In the first few weeks after the shitstorm broke, I was on the front page of the New York Times. In October of 2010, my house was transformed into a 60 Minutes set. It was a whirlwind of media that still hasn't stopped. The family really enjoyed our time working with 60 Minutes. We enjoyed the ensuing constant life-ruining surveillance substantially less.
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Whistleblowing is all the bad parts of fame, with none of the gold-plated jet skis.
At one point we wound up renting a house in Florida with an abandoned home right across the street (pretty normal in Florida, considering the number of foreclosures, alligator riots, and bath-salt zombies). The day after we moved in, some guy came to rent the empty house. He never moved any furniture, but suddenly a small forest of new antennas sprouted on the roof of the house. Isn't it good to know that, while your bank can't put you on the phone with a human being in under an hour, they can have PIs watching your house in less than a day?
Our house was broken into three times, once with me home. I guess they assumed that since all the cars were gone no one was there. I was in the garage doing laundry, then I walked into the kitchen and the guy from the empty house across the street was there. He looked around for a bit, then bent over and picked up my toy poodle and claimed he found her outside under his car. On the scale of lame improvised excuses for getting caught breaking into somebody's house, that's somewhere between yelling "Surprise! It's your birthday!" and "I'm you from the future."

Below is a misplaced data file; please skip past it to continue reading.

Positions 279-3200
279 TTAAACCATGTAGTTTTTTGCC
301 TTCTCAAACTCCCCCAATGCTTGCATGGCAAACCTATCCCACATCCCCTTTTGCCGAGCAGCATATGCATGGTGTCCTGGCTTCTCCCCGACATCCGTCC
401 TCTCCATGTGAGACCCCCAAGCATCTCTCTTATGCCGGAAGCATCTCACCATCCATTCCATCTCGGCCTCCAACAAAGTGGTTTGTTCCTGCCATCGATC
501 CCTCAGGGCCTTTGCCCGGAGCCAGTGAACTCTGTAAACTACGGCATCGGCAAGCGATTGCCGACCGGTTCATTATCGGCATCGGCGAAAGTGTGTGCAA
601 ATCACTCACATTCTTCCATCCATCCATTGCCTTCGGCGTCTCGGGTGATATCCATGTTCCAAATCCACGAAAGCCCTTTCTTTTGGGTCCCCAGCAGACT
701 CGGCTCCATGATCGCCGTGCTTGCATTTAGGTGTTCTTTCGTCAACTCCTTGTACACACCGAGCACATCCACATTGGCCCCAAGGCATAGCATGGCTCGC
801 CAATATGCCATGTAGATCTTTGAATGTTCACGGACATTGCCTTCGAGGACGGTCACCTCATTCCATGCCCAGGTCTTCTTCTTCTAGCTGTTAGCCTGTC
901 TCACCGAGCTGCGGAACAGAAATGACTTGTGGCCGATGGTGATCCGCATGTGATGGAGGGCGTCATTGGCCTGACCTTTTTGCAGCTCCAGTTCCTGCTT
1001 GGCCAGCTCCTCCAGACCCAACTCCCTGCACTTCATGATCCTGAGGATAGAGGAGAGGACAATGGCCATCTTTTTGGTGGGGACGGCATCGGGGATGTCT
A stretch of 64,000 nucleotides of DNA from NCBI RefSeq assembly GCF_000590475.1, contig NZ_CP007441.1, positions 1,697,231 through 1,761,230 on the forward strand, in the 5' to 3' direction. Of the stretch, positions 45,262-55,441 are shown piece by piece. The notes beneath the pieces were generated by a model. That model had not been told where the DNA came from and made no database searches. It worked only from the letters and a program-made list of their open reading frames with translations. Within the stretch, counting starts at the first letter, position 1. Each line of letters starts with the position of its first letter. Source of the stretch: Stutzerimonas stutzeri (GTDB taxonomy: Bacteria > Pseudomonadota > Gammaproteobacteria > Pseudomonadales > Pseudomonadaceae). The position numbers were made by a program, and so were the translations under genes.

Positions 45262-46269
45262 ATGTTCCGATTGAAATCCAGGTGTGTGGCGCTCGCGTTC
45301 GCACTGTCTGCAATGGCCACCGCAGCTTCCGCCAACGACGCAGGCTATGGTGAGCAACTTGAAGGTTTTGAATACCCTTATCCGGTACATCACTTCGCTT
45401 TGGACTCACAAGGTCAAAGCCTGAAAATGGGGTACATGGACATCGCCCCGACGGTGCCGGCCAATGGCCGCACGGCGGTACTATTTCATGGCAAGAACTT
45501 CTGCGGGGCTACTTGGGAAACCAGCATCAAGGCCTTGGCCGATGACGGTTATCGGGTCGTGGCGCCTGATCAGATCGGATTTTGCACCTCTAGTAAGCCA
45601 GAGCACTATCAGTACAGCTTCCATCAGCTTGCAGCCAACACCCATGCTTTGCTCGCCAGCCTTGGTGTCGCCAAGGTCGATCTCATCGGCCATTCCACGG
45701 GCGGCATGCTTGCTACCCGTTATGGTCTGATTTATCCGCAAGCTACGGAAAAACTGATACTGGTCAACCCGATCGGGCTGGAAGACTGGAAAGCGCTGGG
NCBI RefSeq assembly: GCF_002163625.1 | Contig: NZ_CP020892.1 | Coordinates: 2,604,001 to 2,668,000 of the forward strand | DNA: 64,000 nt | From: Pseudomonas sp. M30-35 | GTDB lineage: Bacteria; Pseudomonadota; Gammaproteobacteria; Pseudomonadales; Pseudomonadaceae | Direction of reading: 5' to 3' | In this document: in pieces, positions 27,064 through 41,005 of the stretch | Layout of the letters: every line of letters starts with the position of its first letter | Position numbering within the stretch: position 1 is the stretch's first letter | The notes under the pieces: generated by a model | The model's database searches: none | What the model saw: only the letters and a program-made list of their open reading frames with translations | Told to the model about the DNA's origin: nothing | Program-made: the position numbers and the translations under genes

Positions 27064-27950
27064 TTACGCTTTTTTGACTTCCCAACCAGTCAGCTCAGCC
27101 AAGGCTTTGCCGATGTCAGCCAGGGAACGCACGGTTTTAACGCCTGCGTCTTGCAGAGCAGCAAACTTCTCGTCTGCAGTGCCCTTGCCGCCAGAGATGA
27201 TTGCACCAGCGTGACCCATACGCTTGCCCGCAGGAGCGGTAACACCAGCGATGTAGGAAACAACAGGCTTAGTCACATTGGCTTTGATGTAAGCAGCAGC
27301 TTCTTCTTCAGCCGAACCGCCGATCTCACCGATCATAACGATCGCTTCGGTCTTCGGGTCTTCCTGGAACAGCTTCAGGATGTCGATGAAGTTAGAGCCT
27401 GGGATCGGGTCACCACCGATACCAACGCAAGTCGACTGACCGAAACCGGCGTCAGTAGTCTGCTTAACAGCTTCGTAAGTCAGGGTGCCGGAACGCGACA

"It turns out you were the banks all along!"
You get used to that kind of heavy surveillance, but you shouldn't. My elementary school-age daughter was leaving school one day and a teacher overheard her saying to one of her friends, "Oh God, I hope that van doesn't follow me home today." Being a responsible human adult, that teacher flipped out. I was in New York for a meeting and got a call -- but she was no longer concerned about the van. No, my daughter had very matter-of-factly explained that it was just Chase tailing her home and it was no big deal. The teacher found that terrifying: No 11-year-old's reaction to a freaking black van tailing her should be blase acceptance.